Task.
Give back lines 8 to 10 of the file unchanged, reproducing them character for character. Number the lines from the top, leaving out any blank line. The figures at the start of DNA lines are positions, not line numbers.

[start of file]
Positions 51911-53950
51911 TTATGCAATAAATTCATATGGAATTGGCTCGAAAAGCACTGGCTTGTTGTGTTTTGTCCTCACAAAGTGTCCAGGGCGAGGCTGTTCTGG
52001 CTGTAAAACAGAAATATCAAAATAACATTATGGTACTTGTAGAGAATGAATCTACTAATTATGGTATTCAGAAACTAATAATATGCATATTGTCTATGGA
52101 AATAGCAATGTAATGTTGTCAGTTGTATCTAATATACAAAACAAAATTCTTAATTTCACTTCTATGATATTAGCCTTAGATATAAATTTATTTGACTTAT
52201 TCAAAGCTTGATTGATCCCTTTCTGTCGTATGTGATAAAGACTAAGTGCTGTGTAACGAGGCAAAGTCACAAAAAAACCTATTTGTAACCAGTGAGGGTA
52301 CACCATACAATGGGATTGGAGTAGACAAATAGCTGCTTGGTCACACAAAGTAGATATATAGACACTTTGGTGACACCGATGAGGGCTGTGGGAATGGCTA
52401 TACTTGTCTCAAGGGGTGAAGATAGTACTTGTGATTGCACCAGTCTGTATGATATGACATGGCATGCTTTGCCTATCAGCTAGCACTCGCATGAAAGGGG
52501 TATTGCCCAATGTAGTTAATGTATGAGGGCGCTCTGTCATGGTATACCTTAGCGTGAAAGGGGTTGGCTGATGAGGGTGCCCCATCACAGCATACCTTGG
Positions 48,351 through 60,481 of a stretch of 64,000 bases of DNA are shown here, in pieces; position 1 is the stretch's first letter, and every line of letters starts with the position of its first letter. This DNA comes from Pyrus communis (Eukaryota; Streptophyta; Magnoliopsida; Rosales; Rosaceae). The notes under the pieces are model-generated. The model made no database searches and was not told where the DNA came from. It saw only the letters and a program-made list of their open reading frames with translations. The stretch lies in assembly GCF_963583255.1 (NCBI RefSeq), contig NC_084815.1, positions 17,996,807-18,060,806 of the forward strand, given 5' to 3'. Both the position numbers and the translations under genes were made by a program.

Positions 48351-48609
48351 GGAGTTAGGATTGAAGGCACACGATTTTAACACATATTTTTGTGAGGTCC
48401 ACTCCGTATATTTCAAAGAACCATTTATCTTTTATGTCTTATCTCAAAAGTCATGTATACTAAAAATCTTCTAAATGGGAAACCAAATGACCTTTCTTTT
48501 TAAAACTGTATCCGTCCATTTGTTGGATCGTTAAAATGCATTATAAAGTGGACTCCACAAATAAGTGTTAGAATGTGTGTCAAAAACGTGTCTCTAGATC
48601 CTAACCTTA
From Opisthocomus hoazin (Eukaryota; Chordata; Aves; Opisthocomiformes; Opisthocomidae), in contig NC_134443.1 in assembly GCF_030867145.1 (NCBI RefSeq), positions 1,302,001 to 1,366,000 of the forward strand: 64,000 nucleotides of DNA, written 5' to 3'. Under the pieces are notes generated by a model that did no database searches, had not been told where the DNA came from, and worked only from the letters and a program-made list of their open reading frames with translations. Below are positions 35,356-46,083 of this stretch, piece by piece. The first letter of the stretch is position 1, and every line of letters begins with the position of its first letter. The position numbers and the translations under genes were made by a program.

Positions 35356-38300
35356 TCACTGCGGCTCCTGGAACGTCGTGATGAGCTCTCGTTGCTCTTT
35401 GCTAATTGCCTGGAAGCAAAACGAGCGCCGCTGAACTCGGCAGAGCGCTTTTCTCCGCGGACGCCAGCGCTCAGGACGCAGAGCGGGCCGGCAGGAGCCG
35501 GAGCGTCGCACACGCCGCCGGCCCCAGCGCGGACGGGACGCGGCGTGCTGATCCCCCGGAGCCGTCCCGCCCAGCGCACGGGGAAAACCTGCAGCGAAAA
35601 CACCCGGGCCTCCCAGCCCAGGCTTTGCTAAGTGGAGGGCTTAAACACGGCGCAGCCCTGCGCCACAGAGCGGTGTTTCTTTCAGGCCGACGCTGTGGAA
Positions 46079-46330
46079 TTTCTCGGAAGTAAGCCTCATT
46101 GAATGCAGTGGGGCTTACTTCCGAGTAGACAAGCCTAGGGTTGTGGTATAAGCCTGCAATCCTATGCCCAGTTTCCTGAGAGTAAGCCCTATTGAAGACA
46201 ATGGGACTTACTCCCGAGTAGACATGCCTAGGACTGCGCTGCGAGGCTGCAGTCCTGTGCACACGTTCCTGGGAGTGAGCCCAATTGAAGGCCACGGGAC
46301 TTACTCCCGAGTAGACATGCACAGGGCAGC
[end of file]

52501 TATTGCCCAATGTAGTTAATGTATGAGGGCGCTCTGTCATGGTATACCTTAGCGTGAAAGGGGTTGGCTGATGAGGGTGCCCCATCACAGCATACCTTGG
Positions 48,351 through 60,481 of a stretch of 64,000 bases of DNA are shown here, in pieces; position 1 is the stretch's first letter, and every line of letters starts with the position of its first letter. This DNA comes from Pyrus communis (Eukaryota; Streptophyta; Magnoliopsida; Rosales; Rosaceae). The notes under the pieces are model-generated. The model made no database searches and was not told where the DNA came from. It saw only the letters and a program-made list of their open reading frames with translations. The stretch lies in assembly GCF_963583255.1 (NCBI RefSeq), contig NC_084815.1, positions 17,996,807-18,060,806 of the forward strand, given 5' to 3'. Both the position numbers and the translations under genes were made by a program.

Positions 48351-48609